If you catch it with age intact it’s one thing. If you register something today you may be vulnerable. You place it on a page with zero ads and proceed with caution.
     
  10. iecomguy

    iecomguy Established Member

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    Guys, the DATES should play an important role right?

    Suppose a company has their keyword registered on .com but other TLDs are open But they have not trademarked that keyword (checked via trademark 247, trademarkia). If I register a domain name containing that keyword, can they threaten legally? Also can they they threaten if I m outside the US?

    I mean the keyword was not trademarked so I registered. If they trademark the keyword after I register, I can still show ownership rights because of DATES?

    What if there are no trademark related to that keyword and no class lol, then? xD
     
    Last edited: Oct 14, 2020
  11. iecomguy

    iecomguy Established Member

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    Also how much does a lawyer cost to fight over a name? Minimum $1500?
     
  12. iecomguy

    iecomguy Established Member

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  13. iecomguy

    iecomguy Established Member

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    276 views.

    Share your experience mates.
     
  14. iecomguy

    iecomguy Established Member

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    Another thing, suppose a company's name is trademarked but their product name is NOT. In that case, is it good to register domain name on the product name?
     
  15. pinkdragon

    pinkdragon Established Member

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    bluewindows.net - OK
    windows-10.com - not OK
    shiny-windows.com - OK
    windows-2003-training.com - not OK

    I hope you'll get the point.
     
  16. iecomguy

    iecomguy Established Member

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    Yes I got the point.

    But suppose a company's name is trademarked but their product name is NOT. In that case, is it good to register domain name on the product name?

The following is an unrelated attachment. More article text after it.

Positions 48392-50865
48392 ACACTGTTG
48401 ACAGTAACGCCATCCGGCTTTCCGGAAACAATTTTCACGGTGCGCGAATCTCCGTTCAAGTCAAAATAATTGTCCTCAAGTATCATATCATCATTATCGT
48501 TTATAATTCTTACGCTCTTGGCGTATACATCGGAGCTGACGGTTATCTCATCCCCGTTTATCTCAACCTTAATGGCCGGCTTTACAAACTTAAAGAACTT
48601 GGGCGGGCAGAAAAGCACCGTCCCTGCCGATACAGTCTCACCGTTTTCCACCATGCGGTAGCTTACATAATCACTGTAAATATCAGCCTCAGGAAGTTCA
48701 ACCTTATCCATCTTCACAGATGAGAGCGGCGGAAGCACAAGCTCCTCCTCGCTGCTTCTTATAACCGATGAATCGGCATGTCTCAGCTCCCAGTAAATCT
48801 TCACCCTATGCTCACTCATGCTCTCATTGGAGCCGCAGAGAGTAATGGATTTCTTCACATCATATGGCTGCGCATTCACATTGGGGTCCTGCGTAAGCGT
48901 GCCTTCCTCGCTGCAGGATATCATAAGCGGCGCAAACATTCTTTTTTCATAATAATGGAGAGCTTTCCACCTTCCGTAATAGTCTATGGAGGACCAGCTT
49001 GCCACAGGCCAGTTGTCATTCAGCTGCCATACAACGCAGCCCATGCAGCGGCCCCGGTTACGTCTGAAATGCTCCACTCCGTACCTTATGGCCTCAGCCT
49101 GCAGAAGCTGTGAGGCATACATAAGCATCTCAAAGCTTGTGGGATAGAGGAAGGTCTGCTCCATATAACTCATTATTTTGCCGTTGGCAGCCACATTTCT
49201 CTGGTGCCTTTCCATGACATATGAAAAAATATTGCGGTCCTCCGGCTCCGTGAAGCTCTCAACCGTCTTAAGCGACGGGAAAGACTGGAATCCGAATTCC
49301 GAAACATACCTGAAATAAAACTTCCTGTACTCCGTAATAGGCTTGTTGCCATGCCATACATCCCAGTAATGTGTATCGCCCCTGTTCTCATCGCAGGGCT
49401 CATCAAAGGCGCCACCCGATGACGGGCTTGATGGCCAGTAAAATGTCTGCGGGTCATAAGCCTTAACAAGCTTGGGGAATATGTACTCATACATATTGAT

17. iecomguy

    iecomguy Established Member

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  18. iecomguy

    iecomguy Established Member

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    Anyone?

    Suppose a company's name is trademarked but their product name is NOT. In that case, is it good to register domain name on the product name?
     
  19. jberryhill

    jberryhill Top Member John Berryhill, Ph.d., Esq. PRO VIP ★★★★★★★★★★

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    The problem with this form of question is the fundamental misunderstanding contained within it, signified by the use of "trademark" as a verb.

    It is an unfortunate fact of life that domainers in general continue to propagate the common misconception that "having a trademark" is the same thing as "registering a trademark", and that they consequently tend to believe that there is no trademark absent registration.

    Whether their product name is, or is not, a trademark, depends on whether it is distinctive of the origin of that product.

    For example, if Whatsit Breweries sells a product made of barley mash, hops, yeast and water and calls it "beer", then they don't have a trademark in the name of that product, because "beer" is not distinctive of any one maker of beer. It is the generic term for beer, and thus cannot function as a trademark.